The SSH protocol is facilitating multiple overlapping "services" of which file copying is one of them. The way the SSH protocol does this is by launching
scp -t as a child process on a server, when a client connects to it using the
scp command line tool.
Each server where SSH is installed requires a full compliment of CLI tools to provide all the "services" that are part of SSH (
sftp). There location on disk is only required by the managing
sshd server daemon. This means they can be in any location, the clients are not aware nor need to be, they're only communicating with
sshd via TCP port (typically 22) as client/server.
Applications such as
ssh itself are client/server applications. This means that they require both a client application
scp and a server application. In this case,
scp is both.
Here's an example
$ scp /Users/user1/thumbnails-digikam.db pi-hole:/tmp/.
thumbnails-digikam.db 0% 0 0.0KB/s --:-- ETA^Z
+ Stopped scp /Users/sammingolelli/thumbnails-digikam.db pi-hole:/tmp/.
I've started a
scp from my laptop to my Raspberry Pi server (pi-hole), and then paused it mid-stream via Ctrl+Z.
If I then
ssh to the Raspberry Pi server and do a
$ ps -eaf | grep [s]cp
pi 9688 6147 0 11:11 ? 00:00:00 scp -t /tmp/.
We can see that the application server
Rasberry Pi (server)
scp is running, and writing our file to
/tmp directory. We can see the file in this paused state being written as well:
$ ls -l /tmp/thumbnails-digikam.db
-rw-r--r-- 1 pi pi 2260992 Jul 6 11:12 /tmp/thumbnails-digikam.db
$ ls -l ~/thumbnails-digikam.db
-rw-r--r-- 1 user1 staff 38551552 Jun 4 00:47 /Users/user1/thumbnails-digikam.db
If we let the
scp continue by un-pausing it on the laptop (client):
scp /Users/user1/thumbnails-digikam.db pi-hole:/tmp/.
It'll finish and if we look again on the Raspberry Pi (server) you'll see that the
scp application is no longer running:
$ ps -eaf|grep [s]cp
OpenSSH is a bit unique in that it starts server applications (daemons) on demand just for the duration of a particular operation, and then once the transfer is complete, it terminates them.
The original daemon that's facilitating this is the
$ ps auxf | less
root 6132 0.0 0.6 11524 5812 ? Ss 02:53 0:00 \_ sshd: pi [priv]
pi 6147 0.0 0.4 11812 4016 ? S 02:53 0:03 \_ sshd: pi@pts/0
pi 6150 0.0 0.4 6172 4036 pts/0 Ss 02:53 0:00 \_ -bash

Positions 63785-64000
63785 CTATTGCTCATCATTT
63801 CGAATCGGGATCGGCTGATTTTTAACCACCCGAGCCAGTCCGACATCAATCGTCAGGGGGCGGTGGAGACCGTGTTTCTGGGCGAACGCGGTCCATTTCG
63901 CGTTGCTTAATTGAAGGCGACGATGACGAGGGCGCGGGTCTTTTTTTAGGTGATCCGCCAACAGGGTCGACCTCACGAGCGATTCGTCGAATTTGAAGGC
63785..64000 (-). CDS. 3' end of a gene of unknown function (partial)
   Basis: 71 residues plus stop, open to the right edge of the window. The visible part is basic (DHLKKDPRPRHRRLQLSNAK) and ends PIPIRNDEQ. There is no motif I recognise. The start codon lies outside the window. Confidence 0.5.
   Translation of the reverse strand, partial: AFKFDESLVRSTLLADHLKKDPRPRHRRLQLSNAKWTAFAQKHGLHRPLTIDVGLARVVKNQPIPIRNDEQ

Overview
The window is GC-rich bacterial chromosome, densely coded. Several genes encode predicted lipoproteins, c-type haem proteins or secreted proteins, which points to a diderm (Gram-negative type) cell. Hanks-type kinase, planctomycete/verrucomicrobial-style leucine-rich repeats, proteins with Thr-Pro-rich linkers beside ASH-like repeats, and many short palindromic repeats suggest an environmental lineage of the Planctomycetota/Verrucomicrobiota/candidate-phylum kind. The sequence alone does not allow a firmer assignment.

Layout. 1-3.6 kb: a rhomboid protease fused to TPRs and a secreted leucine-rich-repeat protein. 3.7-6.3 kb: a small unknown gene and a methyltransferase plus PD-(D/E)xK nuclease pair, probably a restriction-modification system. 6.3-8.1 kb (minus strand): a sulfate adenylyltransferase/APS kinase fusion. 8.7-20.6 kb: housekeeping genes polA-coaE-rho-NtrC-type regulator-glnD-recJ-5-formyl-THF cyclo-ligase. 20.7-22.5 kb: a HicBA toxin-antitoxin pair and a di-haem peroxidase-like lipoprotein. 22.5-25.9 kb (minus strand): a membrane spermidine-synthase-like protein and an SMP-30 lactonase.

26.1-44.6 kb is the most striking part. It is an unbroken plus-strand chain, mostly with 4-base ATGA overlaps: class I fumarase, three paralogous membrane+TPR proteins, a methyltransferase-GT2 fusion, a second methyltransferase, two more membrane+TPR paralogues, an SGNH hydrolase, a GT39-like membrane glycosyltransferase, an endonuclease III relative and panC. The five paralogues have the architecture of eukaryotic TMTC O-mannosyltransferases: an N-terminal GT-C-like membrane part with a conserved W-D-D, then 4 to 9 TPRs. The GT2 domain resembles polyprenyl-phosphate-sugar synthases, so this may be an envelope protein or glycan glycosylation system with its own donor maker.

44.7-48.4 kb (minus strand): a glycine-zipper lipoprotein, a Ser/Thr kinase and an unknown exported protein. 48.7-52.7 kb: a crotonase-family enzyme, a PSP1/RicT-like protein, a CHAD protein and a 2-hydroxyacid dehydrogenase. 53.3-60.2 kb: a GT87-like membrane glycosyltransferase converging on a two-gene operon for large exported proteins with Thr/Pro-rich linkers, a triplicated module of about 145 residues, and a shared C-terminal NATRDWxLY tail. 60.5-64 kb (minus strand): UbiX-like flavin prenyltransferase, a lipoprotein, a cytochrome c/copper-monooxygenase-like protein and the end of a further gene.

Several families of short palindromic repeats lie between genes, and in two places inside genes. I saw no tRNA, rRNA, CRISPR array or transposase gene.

root 6172 0.0 0.3 7232 3336 pts/0 S 02:53 0:00 | \_ sudo -Es
root 6176 0.0 0.4 6120 4180 pts/0 S 02:53 0:00 | \_ /bin/bash
root 9772 0.0 0.3 7888 3076 pts/0 R+ 11:20 0:00 | \_ ps auxf
root 9773 0.0 0.0 3800 480 pts/0 S+ 11:20 0:00 | \_ less
pi 9745 0.2 0.1 3988 1872 ? Ss 11:19 0:00 \_ scp -t /tmp/.
Notice the parent/child hierarchy of
scp, it's a child process of
Anatomy of a
If you take a look at the OReilly SSH book there's a diagram that shows the mechanics of how
scp connections work.
In the diagram above, you can see that when the
scp <file> <server>:/<path> command is executed, it gets translated to something like this on the client side:
/usr/bin/ssh -x -oForwardAgent=no -oPermitLocalCommand=no -oClearAllForwardings=yes -- pi-hole scp -t /tmp/.
The client (
scp) in this case is directing the
sshd daemon on the client side to send a request to the server's
sshd telling it to launch
scp -t /tmp on the remote side.
Based on the documentation this is by design how
scp uses SSH's tunnel.
I did some experiments where I made a copy of the
scp binary to
myscp and then ran this on the client. In every instance, the
/usr/bin/ssh ... command still showed the
-- someserver scp -t /tmp/..
This leads me to believe that the name of the
scp executable, though referenced by the
scp client when the
ssh command is executed, does not get passed to the client directly. Rather the
sshd daemon has the names for the various client tools that it supports, hardcoded within it.
This is further backed up by the details shown in the able above.
It's not possible to completely remove/disable the definition of
--with-default-path when compiling
sshd. Removing it completely, breaks
sshd's ability to look for
scp -t <dir> when an
scp connection is triggered.
The best you can do to isolate
sshd would be to designate a directory, which only contains the various binaries that make up OpenSSH.